I could not locate their story but I was able to find stories of a few families doing the same thing.  I am so intrigued by this idea of taking time to be a family and explore and learn about our country, “live history” as the dad in the video below says.  These children have learned so much from their journey and the experience will stay with them for the rest of their lives.  I hope that whichever educational path that we choose, that experience will be at the heart of it.

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Waiting for Superman….

I finished watching Waiting for Superman the other night with an empty pit in my stomach and tears in my eyes.  As a former elementary school teacher I knew our nation’s schools were in trouble, but I had no idea how bad it really was.  Watching this movie you get to see the pain on the faces of a handful of parents from all over our country, trying to avoid their neighborhood schools to make a better life for their kids.  It was absolutely heart breaking.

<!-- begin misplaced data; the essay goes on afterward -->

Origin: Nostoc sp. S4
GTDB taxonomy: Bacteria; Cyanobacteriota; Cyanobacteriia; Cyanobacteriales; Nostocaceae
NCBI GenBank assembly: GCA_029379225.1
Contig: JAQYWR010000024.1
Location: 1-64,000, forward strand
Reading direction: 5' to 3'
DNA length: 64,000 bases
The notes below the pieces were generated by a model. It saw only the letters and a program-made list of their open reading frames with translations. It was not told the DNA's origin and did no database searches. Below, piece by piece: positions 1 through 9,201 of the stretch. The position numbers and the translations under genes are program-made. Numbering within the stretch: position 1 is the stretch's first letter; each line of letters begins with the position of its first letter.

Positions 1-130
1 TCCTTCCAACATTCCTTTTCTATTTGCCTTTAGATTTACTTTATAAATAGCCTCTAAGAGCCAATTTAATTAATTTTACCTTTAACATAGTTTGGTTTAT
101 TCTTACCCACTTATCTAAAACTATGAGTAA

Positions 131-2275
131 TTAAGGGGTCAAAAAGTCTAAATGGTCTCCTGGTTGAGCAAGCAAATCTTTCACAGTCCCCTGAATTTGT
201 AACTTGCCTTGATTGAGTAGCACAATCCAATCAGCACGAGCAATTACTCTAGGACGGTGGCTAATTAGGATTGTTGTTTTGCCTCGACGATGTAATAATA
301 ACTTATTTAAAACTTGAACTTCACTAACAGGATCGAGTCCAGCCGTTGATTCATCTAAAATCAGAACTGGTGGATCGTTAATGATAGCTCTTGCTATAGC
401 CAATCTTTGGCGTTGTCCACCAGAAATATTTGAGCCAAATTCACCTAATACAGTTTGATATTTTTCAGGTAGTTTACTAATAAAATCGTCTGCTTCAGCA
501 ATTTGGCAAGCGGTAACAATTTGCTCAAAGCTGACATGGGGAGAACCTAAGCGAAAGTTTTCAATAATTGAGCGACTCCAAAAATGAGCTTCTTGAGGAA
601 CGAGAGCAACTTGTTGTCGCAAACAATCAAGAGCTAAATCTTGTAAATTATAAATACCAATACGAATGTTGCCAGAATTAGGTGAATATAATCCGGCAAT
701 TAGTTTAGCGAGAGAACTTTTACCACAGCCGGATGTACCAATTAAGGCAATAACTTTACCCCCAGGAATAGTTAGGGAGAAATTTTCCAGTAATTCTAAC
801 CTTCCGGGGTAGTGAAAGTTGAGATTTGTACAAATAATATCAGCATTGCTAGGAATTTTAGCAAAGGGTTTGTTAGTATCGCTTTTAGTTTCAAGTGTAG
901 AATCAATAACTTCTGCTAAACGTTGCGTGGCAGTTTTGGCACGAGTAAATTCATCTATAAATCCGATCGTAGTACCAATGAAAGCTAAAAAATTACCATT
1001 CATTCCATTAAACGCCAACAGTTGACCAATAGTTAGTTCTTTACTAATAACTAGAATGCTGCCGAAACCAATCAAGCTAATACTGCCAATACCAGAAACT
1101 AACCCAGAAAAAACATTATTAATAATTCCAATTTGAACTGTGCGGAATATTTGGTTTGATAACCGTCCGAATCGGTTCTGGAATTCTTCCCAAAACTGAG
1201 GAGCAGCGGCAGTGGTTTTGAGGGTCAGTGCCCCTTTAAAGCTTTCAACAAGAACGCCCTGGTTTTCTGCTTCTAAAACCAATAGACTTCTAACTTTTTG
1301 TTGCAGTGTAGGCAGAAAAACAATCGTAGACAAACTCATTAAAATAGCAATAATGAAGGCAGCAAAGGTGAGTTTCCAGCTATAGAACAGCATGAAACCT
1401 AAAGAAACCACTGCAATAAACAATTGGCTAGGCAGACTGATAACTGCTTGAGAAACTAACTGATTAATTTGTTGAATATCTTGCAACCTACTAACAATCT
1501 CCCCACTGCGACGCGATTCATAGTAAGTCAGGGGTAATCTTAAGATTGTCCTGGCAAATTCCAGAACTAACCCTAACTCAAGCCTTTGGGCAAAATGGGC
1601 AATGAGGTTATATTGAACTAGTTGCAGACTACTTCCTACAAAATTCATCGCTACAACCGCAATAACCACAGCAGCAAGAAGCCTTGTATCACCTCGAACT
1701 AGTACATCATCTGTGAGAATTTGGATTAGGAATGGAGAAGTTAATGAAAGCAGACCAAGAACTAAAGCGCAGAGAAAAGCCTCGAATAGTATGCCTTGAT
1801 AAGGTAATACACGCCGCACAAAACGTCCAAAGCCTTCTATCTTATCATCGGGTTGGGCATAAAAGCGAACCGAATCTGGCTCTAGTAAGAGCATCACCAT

Our public schools are failing.  And it is not just the poor schools that are failing, many of the well to do suburbs also have failing schools.  Almost 10 years ago, the government took action with it’s No Child Left Behind No teacher left standing legislation.  No Child Left Behind brought both democrats and republicans together to help our broken schools.  There may be some good ideals within this law but the truth of the matter is you cannot truly make change in education until you rework the entire way we educate children in this country.  No Child Left Behind put another layer of bandage onto a very broken system.  It added a mandatory test for every school to measure the effectiveness of the law.   Schools are failing these tests and so they have been marked as a “school in need of improvement”.  They then have to create a plan for how they are going to get out of this status with little to no resources (and a few ineffective tenured teachers on staff).  The plan that they create usually is filled with test prep work and when the students still fail they are desperate to make change.  That is when they throw their school mission and philosophies out the window and purchase a “Miracle Literacy Program” aka Basal Reader.  Now with these new programs any monkey can be a teacher and use the cookbooks to teach the class.  Many good teachers are being driven away because their creativity and ideals are no longer valued and you are left with a broken school system with layers and layers of bandages that are not helping one bit.  So now what???